40. The Lands Tribunal compared the property at the valuation date with the property as it was when originally let. But there is no warrant for this approach in the wording of the subsection either. The "extent to which the value of the house and premises has been increased" by an improvement is simply the difference between the value of the property with the improvement in question and the value of the property without it. The problem to which the approach of the Lands Tribunal gives rise is that it may take account of improvements in the distant past which have long since ceased to have any effect on the value of the property, and accordingly do not satisfy the conditions of the subsection. If the tenant constructs a home extension on a part of the lawn backing onto the rear wall of his house, for example, it will not help the landlord to show that a conservatory had originally stood on the site but had long since been pulled down.

    41. On the other hand, the tenant is entitled to take advantage of any improvement, however ancient, which satisfies the conditions of the subsection. It must have the effect directly or indirectly of increasing the value of the property at the valuation date, but it need not have physically survived to that date. If a former tenant had increased the value of the house by adding a conservatory, and the enfranchising tenant increased the value of the house still further by demolishing the conservatory and erecting a home extension in its place, he would be entitled to a reduction in price which reflected the combined effect of both improvements. His own improvement would consist of works of demolition and reconstruction; but it would not be fair to reduce the price by an amount which reflected only the difference between the value of the house with a conservatory and the house with the benefit of the home extension. Had he not demolished the conservatory and built the home extension, he would still have been entitled to a diminution in the price to reflect the increase in the value of the house brought about by the construction of the conservatory.

    42. This, of course, presupposes that the earlier work also increased the value of the property and did not reduce it. There is no question of netting off an increase against an earlier reduction. The landlord gets the worst of both worlds; he receives a lower price if the tenant carries out alterations which reduce the value of the property, and does not receive the benefit if the tenant carries out alterations which increase it. The Court of Appeal were troubled by this. They took the case of a tenant who, for his own eccentric reasons, significantly altered the property in a way which materially reduced its value. They did not think that it would be sensible for a later tenant, let alone the same tenant, to obtain a reduction in the enfranchisement price merely by "putting that right".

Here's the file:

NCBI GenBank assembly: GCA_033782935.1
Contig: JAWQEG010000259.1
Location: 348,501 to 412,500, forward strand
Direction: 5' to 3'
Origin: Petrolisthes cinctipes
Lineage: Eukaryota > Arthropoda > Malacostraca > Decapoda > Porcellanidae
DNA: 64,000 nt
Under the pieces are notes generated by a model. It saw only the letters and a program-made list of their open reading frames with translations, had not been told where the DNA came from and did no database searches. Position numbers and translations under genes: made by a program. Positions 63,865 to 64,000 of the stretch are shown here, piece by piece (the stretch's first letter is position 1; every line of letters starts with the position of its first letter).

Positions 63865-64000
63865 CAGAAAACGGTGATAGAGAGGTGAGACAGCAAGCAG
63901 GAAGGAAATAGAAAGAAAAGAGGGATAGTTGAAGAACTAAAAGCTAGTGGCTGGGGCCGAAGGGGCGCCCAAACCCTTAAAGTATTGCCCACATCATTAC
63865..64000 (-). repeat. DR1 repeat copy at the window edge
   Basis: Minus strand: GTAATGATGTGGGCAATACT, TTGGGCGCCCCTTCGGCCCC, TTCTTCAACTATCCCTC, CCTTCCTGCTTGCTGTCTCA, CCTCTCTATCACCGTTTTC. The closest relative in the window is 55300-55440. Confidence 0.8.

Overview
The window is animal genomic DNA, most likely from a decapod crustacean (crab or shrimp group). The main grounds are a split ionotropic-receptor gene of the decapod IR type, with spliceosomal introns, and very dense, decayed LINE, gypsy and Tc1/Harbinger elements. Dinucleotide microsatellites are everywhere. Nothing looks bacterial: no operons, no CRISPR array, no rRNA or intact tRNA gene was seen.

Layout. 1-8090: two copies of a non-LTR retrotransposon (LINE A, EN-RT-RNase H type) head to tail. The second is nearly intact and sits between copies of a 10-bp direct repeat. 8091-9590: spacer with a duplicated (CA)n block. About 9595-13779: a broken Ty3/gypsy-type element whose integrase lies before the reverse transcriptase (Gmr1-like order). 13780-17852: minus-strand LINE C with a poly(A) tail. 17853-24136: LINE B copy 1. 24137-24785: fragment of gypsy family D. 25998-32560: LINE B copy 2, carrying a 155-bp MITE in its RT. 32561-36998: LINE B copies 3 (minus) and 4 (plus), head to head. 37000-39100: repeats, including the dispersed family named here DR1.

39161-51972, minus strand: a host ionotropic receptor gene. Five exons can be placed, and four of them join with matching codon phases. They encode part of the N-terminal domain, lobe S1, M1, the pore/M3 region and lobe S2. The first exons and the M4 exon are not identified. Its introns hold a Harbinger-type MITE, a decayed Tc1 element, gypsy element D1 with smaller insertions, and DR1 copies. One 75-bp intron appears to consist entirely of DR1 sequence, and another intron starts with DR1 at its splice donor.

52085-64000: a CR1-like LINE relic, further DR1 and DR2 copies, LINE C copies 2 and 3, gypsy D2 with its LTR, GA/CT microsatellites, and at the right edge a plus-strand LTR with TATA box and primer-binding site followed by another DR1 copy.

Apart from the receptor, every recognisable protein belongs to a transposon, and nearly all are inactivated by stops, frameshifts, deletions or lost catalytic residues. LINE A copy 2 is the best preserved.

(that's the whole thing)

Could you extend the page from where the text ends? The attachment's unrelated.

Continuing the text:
43. But with respect it is not a question of putting anything right. The landlord must have consented or at least not objected to the earlier works which reduced the value of the property. Any diminution in the price which he receives is the result of the tenant's having lawfully carried out works which reduced the value of his reversionary interest. The landlord can avoid this result by taking a covenant in the lease that the tenant should obtain his prior consent to any works of improvement, and either refusing his consent or imposing a condition that the tenant restore the property to its former state at the termination of the tenancy. Even if the works of restoration should still fall to be treated as being carried out at the tenant's expense, as to which I prefer to express no opinion, the obligation would severely limit and perhaps eliminate any effect the works would have on the value of the landlord's reversionary interest.

    44. The Court of Appeal expressed caution about taking account of works carried out in the distant past, on the ground that this would only be possible if a reliable history of the property was available. This is true, but it does not, with respect, affect the principle that every improvement, however ancient, which satisfies the statutory criteria and has the effect of increasing the value of the property at the valuation date may be taken into account. It must be remembered that the landlord is prima facie entitled to the full value of his interest in the property as it stands at the valuation date. If the tenant claims a diminution in the price he must establish the facts which entitle him to it.

    45. For these reasons, and also for the reasons given by my noble and learned friend Lord Hoffmann whose speech I have had the advantage of reading in draft, I would allow the appeal.

LORD SCOTT OF FOSCOTE

My Lords,